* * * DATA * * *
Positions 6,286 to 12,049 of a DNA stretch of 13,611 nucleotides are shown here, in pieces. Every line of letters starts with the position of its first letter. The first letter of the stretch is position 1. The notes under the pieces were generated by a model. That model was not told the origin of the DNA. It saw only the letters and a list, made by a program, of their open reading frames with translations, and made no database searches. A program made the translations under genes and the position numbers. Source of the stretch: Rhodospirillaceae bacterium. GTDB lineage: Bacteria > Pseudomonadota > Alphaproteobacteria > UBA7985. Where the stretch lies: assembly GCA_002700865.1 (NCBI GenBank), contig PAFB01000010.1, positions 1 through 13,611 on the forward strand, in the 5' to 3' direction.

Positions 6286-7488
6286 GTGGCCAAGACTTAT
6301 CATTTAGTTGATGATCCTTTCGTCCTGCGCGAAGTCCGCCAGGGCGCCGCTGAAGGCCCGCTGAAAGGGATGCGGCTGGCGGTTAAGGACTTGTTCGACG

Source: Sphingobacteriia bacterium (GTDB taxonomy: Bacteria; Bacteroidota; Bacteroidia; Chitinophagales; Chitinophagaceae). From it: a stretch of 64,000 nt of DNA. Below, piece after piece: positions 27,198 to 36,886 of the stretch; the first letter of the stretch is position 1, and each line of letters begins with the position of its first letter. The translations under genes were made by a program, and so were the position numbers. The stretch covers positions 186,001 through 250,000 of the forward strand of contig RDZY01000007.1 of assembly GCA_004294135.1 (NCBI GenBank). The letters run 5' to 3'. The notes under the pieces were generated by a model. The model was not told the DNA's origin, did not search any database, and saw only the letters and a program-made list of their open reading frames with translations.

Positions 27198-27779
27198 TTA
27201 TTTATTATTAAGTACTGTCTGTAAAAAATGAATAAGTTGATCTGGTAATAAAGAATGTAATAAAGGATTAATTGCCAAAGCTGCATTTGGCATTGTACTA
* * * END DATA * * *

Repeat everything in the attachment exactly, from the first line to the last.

Positions 6,286 to 12,049 of a DNA stretch of 13,611 nucleotides are shown here, in pieces. Every line of letters starts with the position of its first letter. The first letter of the stretch is position 1. The notes under the pieces were generated by a model. That model was not told the origin of the DNA. It saw only the letters and a list, made by a program, of their open reading frames with translations, and made no database searches. A program made the translations under genes and the position numbers. Source of the stretch: Rhodospirillaceae bacterium. GTDB lineage: Bacteria > Pseudomonadota > Alphaproteobacteria > UBA7985. Where the stretch lies: assembly GCA_002700865.1 (NCBI GenBank), contig PAFB01000010.1, positions 1 through 13,611 on the forward strand, in the 5' to 3' direction.

Positions 6286-7488
6286 GTGGCCAAGACTTAT
6301 CATTTAGTTGATGATCCTTTCGTCCTGCGCGAAGTCCGCCAGGGCGCCGCTGAAGGCCCGCTGAAAGGGATGCGGCTGGCGGTTAAGGACTTGTTCGACG

Source: Sphingobacteriia bacterium (GTDB taxonomy: Bacteria; Bacteroidota; Bacteroidia; Chitinophagales; Chitinophagaceae). From it: a stretch of 64,000 nt of DNA. Below, piece after piece: positions 27,198 to 36,886 of the stretch; the first letter of the stretch is position 1, and each line of letters begins with the position of its first letter. The translations under genes were made by a program, and so were the position numbers. The stretch covers positions 186,001 through 250,000 of the forward strand of contig RDZY01000007.1 of assembly GCA_004294135.1 (NCBI GenBank). The letters run 5' to 3'. The notes under the pieces were generated by a model. The model was not told the DNA's origin, did not search any database, and saw only the letters and a program-made list of their open reading frames with translations.

Positions 27198-27779
27198 TTA
27201 TTTATTATTAAGTACTGTCTGTAAAAAATGAATAAGTTGATCTGGTAATAAAGAATGTAATAAAGGATTAATTGCCAAAGCTGCATTTGGCATTGTACTA